Like the 4.2 magnitude earthquake last week that jolted the Bay Area, Litquake 2011 came and went quickly this October, leaving us all with different impressions. The event has grown so huge it’s impossible to truly take in, like one of those music festivals with multiple stages going at once. That especially applies to Litcrawl, the pub crawl that culminates Litquake’s two busy weeks.
The Creosote Journal is a small operation, but we managed to hit up some events and do some coverage. Zach Vasquez caught up with Ozarks novelist Daniel Woodrell at a Litquake event in the Marina. And Naomi Worthington cruised by an event at the Lone Palm and found some inspiration there.
Several of us were out and about on Valencia Street taking nips from a whiskey flask for Litcrawl, and crowded into events including the always-entertaining Bucky Sinister’s reading at Dog Eared Books, and one by McSweeney’s at the Latin American Club, where poet Matthew Zapruder delivered some rousing free verse summoning some of that Occupy Wall Street energy. At the Summit, the awesome Louis B. Jones made an appearance at the Threepenny Review’s event, though I struggled to hear what he was saying.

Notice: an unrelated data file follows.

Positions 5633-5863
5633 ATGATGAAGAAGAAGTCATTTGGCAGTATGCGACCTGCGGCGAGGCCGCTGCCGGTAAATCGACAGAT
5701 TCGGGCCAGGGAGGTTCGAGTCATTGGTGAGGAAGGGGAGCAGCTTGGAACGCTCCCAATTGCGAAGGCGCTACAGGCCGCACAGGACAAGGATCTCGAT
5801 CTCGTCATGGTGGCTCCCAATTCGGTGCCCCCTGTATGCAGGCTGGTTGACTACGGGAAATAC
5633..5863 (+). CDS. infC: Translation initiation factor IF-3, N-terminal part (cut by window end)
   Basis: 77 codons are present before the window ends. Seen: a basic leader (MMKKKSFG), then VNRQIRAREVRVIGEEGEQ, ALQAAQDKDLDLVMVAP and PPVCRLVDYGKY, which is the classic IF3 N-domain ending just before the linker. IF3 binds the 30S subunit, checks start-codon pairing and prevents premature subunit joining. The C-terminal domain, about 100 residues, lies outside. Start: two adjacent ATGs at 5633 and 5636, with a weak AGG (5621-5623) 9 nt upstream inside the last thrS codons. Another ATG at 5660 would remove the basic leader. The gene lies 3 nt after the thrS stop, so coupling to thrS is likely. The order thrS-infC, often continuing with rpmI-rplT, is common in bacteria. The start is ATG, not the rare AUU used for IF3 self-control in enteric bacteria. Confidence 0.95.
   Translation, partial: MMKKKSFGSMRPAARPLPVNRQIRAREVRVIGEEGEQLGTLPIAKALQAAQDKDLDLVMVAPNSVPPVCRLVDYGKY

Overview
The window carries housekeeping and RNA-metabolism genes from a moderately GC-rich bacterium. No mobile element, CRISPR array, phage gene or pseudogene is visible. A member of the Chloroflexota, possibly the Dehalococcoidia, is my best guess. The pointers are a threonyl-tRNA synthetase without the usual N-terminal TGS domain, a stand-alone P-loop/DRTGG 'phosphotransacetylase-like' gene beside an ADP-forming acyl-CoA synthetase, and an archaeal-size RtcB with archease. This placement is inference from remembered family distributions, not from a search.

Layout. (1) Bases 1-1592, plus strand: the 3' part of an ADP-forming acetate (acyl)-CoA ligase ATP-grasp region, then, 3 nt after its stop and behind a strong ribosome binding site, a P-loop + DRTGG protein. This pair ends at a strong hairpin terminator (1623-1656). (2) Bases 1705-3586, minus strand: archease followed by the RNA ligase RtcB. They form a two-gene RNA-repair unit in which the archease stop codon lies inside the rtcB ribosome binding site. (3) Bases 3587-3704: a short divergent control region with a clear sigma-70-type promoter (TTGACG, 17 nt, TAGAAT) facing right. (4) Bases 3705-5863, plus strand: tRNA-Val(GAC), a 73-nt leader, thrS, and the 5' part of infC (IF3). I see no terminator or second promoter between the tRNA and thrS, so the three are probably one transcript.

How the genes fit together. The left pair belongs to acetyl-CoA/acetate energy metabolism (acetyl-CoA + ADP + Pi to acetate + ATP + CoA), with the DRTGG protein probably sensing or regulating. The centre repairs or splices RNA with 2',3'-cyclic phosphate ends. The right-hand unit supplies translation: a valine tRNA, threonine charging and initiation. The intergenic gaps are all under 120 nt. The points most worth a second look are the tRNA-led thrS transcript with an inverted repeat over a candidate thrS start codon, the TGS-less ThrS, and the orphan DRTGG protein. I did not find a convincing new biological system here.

Nothing’s better than seeing the twilight turn to dusk from Clarion Alley, and the I Live Here SF event gathered firsthand tales of The City to kick off the night. Named after photographer Julie Michelle’s interview project (see the website), it was a collection of personal homages to San Francisco by an assortment of writers and storytellers—including Tenderloin author William Taylor Jr. and fabulous drag queen Cassandra Gorgeous—that reminded anyone present why they love this place, and why they put up with it despite the ways it drives you crazy.
Did you know Litquake has a new, quarterly online literary journal going? It’s called Magnitude, and you can read issue 1.1 here. They’re now accepting submissions for issue 1.2, to be released in January. If Litquake can channel the kind of collaborative energy they harness for the event into this journal, it could be a great thing.